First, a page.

Senator Curt Bramble, the bill’s sponsor and a CPA with no known medical background, says the purpose of the bill is to protect those who have no voice. Bramble, who originally wanted to ban abortions after 20 weeks, further says that if abortions are going to be at all legal, then doctors must take steps to alleviate pain to the unborn child. However, an OB-GYN and abortion provider in Utah, Dr. Leah Torres, has since emailed the governor because she does not understand what the law is requiring her to do. As ‘fetal anesthesia’ does not exist in standard medical practice, the law does not specify how doctors are supposed to administer anesthesia or analgesic in these situations. When the Montana Legislature proposed a similar law, which was later vetoed, physicians asked similar questions as those doctors were also unsure what exactly was being asked of them.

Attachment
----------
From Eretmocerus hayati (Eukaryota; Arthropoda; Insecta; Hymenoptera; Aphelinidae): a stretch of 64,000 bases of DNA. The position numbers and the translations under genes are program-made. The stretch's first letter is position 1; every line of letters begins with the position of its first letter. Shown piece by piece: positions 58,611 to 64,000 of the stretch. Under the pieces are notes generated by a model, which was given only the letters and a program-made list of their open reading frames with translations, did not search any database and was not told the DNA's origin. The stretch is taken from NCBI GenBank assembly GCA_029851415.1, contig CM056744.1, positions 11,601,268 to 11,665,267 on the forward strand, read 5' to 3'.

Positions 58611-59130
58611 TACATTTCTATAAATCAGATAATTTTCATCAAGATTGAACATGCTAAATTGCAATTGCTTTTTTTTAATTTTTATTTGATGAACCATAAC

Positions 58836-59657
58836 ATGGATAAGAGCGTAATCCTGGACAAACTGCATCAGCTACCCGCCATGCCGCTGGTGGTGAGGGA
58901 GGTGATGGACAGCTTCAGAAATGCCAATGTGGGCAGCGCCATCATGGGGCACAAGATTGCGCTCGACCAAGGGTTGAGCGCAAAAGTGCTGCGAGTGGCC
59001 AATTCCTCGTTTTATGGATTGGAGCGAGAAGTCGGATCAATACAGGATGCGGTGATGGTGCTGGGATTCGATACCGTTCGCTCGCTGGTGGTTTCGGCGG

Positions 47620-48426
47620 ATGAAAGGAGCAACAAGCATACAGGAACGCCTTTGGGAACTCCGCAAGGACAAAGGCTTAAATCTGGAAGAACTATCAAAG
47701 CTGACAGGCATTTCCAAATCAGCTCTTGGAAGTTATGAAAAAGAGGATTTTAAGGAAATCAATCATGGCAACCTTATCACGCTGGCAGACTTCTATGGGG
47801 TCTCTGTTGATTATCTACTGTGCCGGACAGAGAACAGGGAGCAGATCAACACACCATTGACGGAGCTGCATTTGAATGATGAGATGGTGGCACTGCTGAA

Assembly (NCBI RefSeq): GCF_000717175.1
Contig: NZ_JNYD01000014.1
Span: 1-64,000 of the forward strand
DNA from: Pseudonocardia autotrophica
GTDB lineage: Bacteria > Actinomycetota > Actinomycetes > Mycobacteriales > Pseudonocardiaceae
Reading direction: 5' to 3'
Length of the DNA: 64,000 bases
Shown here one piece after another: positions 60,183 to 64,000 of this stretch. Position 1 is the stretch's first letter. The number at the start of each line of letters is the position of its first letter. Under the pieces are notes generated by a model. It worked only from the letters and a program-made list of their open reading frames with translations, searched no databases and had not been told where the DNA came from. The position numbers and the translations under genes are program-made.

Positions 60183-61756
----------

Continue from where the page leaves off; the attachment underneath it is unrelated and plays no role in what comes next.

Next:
How safe is anesthesia for the mother? There are three main types of anesthesia: local, regional, and general, though the Utah legislature did not specify which type or how it should be administered. Doctors tend to avoid general anesthesia except in cases where they find it to be absolutely necessary. Dr. Esplin, a Utah doctor who testified at the committee hearing for this law, said, “women having abortions will either be placed under general anesthesia – meaning they’re unconscious and hooked up to a breathing tube – or sedated with a heavy dose of narcotics.” Those opposing the law say that not only is there no benefit for the woman in administering an anesthetic, but it adds an additional risk to the woman’s health.

Based on inconclusive evidence, women in Utah are now mandated to undergo anesthesia to have an abortion at 20 weeks and later, where previously, women were given a choice whether or not they wanted to be anesthetized. Fetal pain is a complicated and controversial topic in science, but the ability to feel pain at that specific point in gestation is, for now, unproven. In absence of scientific evidence proving fetal pain, perhaps such a bill is simply another way to limit abortion access for women.